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Alumni Spotlight: Sister Sailors
Mary Morgan Stevens

AOS alumnae Sophia Solé ‘13 and AnaClare Solé ‘15 are sisters and were both “Lifers” at AOS. Both accomplished sailors, they attribute lessons they learned from attending AOS as part of their success on the water, specifically focusing on doing their best and never giving up. As AnaClare prepares to join Sophia on the sailing team at Stanford University, we caught up with them to learn more about their accomplishments and seek any advice they may have for aspiring sailors.

Who or what had the biggest influence on you during your athletic time at AOS?

Sophia: My 8th-grade sports teams had the biggest influence on me. We had an athletic group of girls in my grade and, in our final year, we won cross country, soccer, and lacrosse HJPC conference championships. We really came together, and everyone did their very best for our teams. Coaches Marti Carr and Tiffany Deinzer led us in this and were great role models for us.

AnaClare: Eleven years of Olympics and competing at lap day to be a torchbearer had the biggest influence on me. A favorite memory of mine is running the relay with the Olympic flame, which was the fire stolen from the gods to make the world better. All my coaches at AOS always encouraged me to do my best and emphasized that, through sports, we can make the world better.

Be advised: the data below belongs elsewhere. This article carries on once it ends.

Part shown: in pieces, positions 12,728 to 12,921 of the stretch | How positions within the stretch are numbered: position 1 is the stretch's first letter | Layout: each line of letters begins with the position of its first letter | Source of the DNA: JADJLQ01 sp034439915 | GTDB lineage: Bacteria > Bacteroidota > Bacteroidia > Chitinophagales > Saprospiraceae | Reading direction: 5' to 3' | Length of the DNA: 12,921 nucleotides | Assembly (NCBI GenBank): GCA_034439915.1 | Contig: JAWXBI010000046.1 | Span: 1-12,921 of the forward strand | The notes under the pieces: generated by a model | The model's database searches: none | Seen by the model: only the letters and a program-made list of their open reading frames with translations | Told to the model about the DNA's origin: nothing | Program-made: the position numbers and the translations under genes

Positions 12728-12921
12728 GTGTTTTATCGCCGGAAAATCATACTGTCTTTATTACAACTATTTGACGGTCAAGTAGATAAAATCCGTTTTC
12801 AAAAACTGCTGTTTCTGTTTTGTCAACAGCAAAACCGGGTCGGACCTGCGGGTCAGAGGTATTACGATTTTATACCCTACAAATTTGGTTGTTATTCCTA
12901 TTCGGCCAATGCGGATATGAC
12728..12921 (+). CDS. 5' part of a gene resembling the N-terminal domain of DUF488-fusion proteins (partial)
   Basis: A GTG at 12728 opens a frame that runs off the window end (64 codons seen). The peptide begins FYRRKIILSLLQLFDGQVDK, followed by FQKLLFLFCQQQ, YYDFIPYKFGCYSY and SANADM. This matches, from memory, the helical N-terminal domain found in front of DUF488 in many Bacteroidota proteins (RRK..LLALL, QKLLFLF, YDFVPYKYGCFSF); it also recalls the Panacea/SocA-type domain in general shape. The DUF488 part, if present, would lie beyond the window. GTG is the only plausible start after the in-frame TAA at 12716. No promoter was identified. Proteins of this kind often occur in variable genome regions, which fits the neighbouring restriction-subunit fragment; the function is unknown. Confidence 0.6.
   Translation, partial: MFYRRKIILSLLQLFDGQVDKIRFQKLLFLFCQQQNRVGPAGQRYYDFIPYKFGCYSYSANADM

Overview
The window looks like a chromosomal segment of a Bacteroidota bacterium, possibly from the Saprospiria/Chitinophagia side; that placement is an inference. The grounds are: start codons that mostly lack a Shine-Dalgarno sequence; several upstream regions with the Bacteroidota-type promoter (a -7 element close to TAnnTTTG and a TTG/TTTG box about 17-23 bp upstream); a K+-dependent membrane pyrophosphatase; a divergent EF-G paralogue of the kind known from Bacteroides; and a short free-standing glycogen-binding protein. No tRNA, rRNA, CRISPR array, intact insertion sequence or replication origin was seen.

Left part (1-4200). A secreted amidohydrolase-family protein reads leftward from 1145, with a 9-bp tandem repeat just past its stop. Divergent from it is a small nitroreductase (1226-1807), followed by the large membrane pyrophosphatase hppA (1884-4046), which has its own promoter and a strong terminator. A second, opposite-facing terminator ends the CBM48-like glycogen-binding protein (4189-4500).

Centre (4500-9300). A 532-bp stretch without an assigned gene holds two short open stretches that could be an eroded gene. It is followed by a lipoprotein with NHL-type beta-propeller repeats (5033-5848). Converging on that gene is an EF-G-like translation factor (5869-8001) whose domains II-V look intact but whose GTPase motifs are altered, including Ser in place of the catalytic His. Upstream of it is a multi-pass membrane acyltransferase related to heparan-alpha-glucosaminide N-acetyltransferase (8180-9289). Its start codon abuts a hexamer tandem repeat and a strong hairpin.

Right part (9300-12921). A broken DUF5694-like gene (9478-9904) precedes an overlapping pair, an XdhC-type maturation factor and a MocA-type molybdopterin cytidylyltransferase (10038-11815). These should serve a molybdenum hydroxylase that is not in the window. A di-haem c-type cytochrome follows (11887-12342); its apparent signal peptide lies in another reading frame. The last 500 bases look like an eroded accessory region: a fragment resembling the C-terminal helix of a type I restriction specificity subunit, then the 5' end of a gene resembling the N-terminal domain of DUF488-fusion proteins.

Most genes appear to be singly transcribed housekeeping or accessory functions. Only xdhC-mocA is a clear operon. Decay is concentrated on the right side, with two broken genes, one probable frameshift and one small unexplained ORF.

What has sailing taught you?

Sophia: There are no shortcuts in sailing, every small detail from rigging your sail to practicing in all kinds of conditions helps you to be a better sailor. Sailing has also taught me to set clearly defined goals, (i.e. not to win the regatta but to be in the top ten at every start);
these small, measurable goals prevent me from getting overwhelmed and discouraged and help me grow in confidence in myself and in my abilities.

AnaClare: To be really great at something, you have to put in 10,000 hours so it’s a lot of time on the water, but, fortunately, I love being on the water. It’s where I’m happy.

What advice would you give to young sailors at AOS?

Sophia: If you have not tried sailing, you definitely should. The ancient Greeks were the best sailors in the world, and they told stories about their adventures like in The Odyssey (which we performed in 4th grade at AOS). Sailing is a sport you can do your entire life, and it can connect you to people from past and present. I have friends from all over the world thanks to sailing.

AnaClare: Take advantage of being so close to the water - Galveston Bay! We used to go straight from AOS to Houston Yacht Club in LaPorte and sometimes sail in our school uniforms for a few hours before sunset. We would eat dinner and do homework in the car on the way home from the bay!

What is your favorite AOS memory?